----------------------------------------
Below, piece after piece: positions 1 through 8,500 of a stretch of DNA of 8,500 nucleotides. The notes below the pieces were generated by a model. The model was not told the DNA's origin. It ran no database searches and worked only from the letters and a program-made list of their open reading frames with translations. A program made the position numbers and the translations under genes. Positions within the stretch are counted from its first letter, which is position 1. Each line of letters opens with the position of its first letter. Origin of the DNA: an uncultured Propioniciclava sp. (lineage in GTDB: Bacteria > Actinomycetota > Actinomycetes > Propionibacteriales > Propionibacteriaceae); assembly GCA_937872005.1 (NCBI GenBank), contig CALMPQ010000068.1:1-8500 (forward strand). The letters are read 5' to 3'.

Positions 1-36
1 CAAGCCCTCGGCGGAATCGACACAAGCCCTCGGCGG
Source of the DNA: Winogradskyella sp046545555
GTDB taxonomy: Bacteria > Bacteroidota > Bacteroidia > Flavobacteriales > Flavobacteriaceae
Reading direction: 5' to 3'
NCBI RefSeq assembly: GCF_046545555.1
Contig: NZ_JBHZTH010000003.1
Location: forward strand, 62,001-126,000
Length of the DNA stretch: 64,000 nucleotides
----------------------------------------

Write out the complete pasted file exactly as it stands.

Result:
Below, piece after piece: positions 1 through 8,500 of a stretch of DNA of 8,500 nucleotides. The notes below the pieces were generated by a model. The model was not told the DNA's origin. It ran no database searches and worked only from the letters and a program-made list of their open reading frames with translations. A program made the position numbers and the translations under genes. Positions within the stretch are counted from its first letter, which is position 1. Each line of letters opens with the position of its first letter. Origin of the DNA: an uncultured Propioniciclava sp. (lineage in GTDB: Bacteria > Actinomycetota > Actinomycetes > Propionibacteriales > Propionibacteriaceae); assembly GCA_937872005.1 (NCBI GenBank), contig CALMPQ010000068.1:1-8500 (forward strand). The letters are read 5' to 3'.

Positions 1-36
1 CAAGCCCTCGGCGGAATCGACACAAGCCCTCGGCGG
Source of the DNA: Winogradskyella sp046545555
GTDB taxonomy: Bacteria > Bacteroidota > Bacteroidia > Flavobacteriales > Flavobacteriaceae
Reading direction: 5' to 3'
NCBI RefSeq assembly: GCF_046545555.1
Contig: NZ_JBHZTH010000003.1
Location: forward strand, 62,001-126,000
Length of the DNA stretch: 64,000 nucleotides